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Teenagers to access morning after pills from GPs and campaign to stop 21st century generation from buying cigarettes

A round-up of the morning’s health news headlines on Wednesday 26 March.

Teenagers should be allowed access to the morning after pill from GPs surgeries, nurses and pharmacies in advance of sexual intercourse, the Guardian reports. The papers describes guidance by NICE to help cut teenage pregnancy rates.

The recommendations are highlighted in a NICE report. Professor Mike Kelly, director of NICE’s centre for public health, said: ‘Evidence clearly shows that the availability of contraception reduces the rate of unwanted pregnancies. Local planners and providers of services must make sure that what they offer is right for their area.’

The Telegraph describes a campaign by doctors to ban anyone born this century from buying cigarettes.

This ‘progressive prohibition’ will gradually eradicate the ‘devastating health effects’ of smoking, said one of the doctors, Tim Crocker-Buqué, a specialist registrar in public health medicine.

‘This is a highly addictive product that kills 50% of the users and it is so patently over the balance of harm that we must now work to prevent the next generation from falling into the nicotine trap,’ he told the Telegraph.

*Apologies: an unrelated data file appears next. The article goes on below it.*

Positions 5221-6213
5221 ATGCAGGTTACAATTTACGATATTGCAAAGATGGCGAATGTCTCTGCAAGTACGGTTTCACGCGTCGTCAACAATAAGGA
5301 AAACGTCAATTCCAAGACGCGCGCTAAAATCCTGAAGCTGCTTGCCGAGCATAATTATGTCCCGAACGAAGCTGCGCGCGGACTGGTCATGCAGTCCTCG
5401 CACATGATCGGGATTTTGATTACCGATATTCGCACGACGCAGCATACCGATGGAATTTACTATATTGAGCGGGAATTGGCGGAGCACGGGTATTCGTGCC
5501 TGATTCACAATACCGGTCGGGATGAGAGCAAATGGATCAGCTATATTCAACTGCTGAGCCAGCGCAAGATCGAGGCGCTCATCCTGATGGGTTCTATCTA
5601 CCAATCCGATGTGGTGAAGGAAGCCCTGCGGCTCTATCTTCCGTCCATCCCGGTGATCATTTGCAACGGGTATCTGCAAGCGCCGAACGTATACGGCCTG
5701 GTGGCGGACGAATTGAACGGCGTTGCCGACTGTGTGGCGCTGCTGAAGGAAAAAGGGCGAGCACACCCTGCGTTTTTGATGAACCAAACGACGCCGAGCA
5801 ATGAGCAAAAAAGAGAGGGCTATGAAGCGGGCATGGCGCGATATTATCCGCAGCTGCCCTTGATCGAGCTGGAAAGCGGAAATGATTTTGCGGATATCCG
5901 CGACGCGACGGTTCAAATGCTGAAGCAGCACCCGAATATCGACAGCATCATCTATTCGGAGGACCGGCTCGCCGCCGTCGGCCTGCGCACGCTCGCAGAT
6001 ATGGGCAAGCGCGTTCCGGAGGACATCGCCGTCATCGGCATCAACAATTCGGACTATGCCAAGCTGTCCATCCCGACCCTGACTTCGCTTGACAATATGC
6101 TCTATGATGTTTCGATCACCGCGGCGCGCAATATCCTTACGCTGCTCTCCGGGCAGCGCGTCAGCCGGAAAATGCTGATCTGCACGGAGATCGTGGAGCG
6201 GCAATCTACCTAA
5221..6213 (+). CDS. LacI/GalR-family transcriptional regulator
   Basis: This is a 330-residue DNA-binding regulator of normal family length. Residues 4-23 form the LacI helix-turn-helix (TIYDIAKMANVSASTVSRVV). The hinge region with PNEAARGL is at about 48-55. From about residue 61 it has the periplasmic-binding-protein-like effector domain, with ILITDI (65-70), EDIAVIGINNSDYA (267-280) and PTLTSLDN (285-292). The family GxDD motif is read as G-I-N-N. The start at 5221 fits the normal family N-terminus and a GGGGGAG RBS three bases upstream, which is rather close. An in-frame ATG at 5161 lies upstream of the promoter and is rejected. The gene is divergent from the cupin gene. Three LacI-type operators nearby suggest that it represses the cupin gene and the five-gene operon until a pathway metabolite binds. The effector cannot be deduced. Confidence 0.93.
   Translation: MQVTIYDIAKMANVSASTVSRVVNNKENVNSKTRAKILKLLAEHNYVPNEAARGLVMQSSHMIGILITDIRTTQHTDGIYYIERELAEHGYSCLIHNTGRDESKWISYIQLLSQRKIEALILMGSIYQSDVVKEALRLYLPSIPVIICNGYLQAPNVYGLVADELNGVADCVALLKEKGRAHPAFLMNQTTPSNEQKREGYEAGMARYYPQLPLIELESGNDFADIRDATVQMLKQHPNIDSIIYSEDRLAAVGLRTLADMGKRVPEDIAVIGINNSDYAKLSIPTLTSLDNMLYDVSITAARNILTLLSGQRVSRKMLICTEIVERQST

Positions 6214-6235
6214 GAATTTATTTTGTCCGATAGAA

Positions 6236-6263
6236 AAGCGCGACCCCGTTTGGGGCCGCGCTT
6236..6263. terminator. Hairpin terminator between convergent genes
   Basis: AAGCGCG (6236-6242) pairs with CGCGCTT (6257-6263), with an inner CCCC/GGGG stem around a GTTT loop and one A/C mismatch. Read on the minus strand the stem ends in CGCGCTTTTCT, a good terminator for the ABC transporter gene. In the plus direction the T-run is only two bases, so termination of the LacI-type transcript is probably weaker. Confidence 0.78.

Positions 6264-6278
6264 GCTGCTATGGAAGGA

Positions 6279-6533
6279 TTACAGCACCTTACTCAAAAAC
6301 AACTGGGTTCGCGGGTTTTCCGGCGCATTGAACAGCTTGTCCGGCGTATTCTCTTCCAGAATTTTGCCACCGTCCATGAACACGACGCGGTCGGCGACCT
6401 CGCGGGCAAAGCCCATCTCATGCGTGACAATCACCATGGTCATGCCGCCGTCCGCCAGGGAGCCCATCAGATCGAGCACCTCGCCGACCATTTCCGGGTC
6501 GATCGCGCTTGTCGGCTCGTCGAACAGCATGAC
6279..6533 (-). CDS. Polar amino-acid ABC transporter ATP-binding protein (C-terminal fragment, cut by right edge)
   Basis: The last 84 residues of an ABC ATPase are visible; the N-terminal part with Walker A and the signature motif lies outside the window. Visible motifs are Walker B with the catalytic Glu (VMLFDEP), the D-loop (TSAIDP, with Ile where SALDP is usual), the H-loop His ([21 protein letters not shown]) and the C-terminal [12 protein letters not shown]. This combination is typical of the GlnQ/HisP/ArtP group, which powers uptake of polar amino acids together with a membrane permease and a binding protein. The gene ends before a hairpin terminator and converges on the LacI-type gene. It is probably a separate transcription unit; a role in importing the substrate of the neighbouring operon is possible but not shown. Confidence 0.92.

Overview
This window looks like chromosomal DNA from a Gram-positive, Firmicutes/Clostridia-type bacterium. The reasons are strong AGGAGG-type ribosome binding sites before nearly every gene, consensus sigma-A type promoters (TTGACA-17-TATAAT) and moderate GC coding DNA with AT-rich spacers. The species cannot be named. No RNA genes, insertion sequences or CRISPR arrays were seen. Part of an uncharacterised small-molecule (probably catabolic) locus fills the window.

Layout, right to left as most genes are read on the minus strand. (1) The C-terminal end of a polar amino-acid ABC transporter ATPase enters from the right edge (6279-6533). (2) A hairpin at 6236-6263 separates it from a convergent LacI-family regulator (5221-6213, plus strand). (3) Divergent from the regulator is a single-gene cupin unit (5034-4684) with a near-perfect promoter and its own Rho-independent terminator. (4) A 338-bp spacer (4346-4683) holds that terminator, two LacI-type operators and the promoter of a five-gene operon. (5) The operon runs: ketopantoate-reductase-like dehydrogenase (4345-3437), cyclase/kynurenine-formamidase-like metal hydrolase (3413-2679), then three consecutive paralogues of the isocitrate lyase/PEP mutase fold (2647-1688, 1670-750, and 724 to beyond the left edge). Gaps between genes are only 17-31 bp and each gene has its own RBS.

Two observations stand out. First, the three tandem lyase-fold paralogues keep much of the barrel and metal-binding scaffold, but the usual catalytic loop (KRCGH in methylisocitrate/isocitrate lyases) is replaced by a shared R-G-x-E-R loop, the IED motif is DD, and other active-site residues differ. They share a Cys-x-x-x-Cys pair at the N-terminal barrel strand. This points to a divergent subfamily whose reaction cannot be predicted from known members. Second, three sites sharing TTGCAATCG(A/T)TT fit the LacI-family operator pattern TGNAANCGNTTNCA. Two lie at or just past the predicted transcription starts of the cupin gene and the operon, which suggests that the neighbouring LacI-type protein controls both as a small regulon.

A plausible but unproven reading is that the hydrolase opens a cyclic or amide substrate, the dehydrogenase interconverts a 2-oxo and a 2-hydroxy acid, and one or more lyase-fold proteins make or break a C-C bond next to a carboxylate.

Readers' comments (1)

  • Why do we pay Professor Mike Kelly, director of NICE’s centre for public health, to state the obvious, and I quote ‘Evidence clearly shows that the availability of contraception reduces the rate of unwanted pregnancies. Local planners and providers of services must make sure that what they offer is right for their area.’
    How long did it take Prof Kelly to work out that availability of contraception is likely to reduce pregnancy rates, and stating that planners and providers of services should offer what is right for their area, is simply saying that they should be doing the job they get paid to do.
    Unbelievable!

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